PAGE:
If I recall properly, this has been a problem in many areas; the cable-provider's box gets full, accurate schedules, and the third parties get limited and inaccurate ones. I don't use cable, so comments from others on this would be appreciated.

Comment Re:And technology? (Score 1) 325

> I don't see a problem with allowing calculators...disallow them the first few times,
> but generally they solve problems far quicker than a human can.

Have to disagree; calculators and computers don't solve problems; they are tools to allow people to solve problems.

Many kids with calculators don't get that you have to understand what to solve -for- before punching the keys.

Comment Re:You're kidding, right? (Score 1) 2058

Not claiming what they did was right, but:

It's not a $75 fee for putting out a fire. Putting out fires costs a hell of a lot more in terms of costs for equipment, supplies, labor, etc. The $75 fee depends on amortizing the cost over time, and spreading the risk around a large pool of contributors. If they did charge on site, it would have to be a -very- big charge, at least thousands, probably tens of thousands of dollars.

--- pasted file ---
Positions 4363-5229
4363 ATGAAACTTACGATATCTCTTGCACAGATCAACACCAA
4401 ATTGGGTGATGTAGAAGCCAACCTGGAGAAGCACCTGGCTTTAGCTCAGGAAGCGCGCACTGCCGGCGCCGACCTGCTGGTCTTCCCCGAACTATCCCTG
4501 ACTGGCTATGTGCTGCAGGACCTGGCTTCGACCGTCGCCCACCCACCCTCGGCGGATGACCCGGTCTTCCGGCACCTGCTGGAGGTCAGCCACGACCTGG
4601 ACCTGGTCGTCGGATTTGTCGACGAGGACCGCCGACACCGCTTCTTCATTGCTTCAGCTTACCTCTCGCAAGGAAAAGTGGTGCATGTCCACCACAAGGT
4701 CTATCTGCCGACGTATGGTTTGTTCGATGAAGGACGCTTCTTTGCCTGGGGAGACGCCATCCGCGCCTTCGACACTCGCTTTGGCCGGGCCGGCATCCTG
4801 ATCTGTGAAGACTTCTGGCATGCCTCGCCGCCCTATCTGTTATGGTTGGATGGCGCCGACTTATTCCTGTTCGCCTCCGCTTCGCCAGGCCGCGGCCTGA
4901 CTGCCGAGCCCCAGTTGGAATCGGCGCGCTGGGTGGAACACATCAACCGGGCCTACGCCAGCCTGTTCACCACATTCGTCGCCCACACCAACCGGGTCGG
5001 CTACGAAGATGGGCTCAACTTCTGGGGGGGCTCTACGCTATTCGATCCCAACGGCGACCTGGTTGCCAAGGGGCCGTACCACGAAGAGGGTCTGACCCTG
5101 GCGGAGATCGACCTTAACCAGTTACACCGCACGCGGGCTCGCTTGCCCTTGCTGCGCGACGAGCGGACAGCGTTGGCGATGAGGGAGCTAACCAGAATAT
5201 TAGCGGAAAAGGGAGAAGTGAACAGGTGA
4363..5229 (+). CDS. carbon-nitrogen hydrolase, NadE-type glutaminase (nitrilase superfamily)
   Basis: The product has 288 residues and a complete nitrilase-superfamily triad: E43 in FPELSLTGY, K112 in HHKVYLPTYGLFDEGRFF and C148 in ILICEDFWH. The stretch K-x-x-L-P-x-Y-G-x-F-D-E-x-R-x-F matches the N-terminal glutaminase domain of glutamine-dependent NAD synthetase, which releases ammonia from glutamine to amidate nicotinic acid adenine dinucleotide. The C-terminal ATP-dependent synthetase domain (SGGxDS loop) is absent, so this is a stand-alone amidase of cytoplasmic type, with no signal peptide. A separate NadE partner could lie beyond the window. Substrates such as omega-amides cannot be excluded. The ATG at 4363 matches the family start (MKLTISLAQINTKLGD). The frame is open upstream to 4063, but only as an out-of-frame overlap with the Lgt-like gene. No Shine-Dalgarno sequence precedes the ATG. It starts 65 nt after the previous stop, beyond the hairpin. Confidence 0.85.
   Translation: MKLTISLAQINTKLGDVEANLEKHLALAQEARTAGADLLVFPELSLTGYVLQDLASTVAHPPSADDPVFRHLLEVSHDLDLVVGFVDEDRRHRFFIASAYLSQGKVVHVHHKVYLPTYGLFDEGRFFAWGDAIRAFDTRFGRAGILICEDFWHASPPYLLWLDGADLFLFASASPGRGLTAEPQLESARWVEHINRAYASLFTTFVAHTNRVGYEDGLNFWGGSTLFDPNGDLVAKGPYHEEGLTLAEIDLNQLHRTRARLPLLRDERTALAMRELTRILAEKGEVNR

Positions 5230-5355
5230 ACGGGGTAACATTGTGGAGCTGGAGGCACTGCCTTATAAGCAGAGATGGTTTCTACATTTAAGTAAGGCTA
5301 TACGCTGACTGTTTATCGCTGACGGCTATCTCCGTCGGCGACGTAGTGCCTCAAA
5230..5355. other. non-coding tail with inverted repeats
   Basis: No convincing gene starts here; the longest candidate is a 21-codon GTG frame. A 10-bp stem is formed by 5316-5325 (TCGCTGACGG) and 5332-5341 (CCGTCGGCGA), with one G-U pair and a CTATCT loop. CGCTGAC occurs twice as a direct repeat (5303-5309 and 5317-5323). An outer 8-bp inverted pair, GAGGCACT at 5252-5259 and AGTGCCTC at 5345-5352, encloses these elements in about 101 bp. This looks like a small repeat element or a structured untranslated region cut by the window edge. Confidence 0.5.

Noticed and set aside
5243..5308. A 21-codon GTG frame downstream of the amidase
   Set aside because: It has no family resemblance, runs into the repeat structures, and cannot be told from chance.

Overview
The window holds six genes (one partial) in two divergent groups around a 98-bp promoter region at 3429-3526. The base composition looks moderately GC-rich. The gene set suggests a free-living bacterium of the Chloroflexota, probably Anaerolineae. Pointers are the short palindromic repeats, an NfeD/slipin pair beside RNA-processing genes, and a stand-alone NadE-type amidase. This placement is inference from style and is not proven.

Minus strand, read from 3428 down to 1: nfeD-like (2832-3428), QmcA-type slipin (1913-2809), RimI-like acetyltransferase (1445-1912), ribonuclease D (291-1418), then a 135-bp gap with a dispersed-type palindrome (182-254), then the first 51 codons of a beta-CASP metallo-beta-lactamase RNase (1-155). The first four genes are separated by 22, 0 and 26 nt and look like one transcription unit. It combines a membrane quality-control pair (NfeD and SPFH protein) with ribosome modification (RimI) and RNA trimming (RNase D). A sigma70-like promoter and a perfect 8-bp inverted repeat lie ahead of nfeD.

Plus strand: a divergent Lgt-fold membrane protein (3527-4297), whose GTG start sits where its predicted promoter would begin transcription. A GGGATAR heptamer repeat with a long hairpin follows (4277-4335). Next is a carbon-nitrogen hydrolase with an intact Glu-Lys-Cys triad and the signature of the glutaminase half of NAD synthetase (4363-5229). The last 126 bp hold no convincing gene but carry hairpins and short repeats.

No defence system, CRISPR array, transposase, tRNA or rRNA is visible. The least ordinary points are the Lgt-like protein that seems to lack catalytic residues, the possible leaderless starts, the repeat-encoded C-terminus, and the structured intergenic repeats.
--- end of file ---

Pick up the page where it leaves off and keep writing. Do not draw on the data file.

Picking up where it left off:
Do you have thousands or tens of thousands to pay on site? I wouldn't; nor would most people in this position.

Others have pointed out the possibility of paying the cost by hitting him with a fine for needing the service and not paying for it previously. But this is a private firefighting company, contracted by South Fulton. They can't levy fines, nor can South Fulton, since the homeowner lives outside the city. The county could, but they didn't set up a fire fighting contract.

This is as much a failure of the homeowner and the county government as the city and the fire department.

And I think it is a failure on the part of the city and the fire department. The city chose to contract out the service, and both the city and the company should have anticipated these situations, and made some sort of arrangement with the county or state government.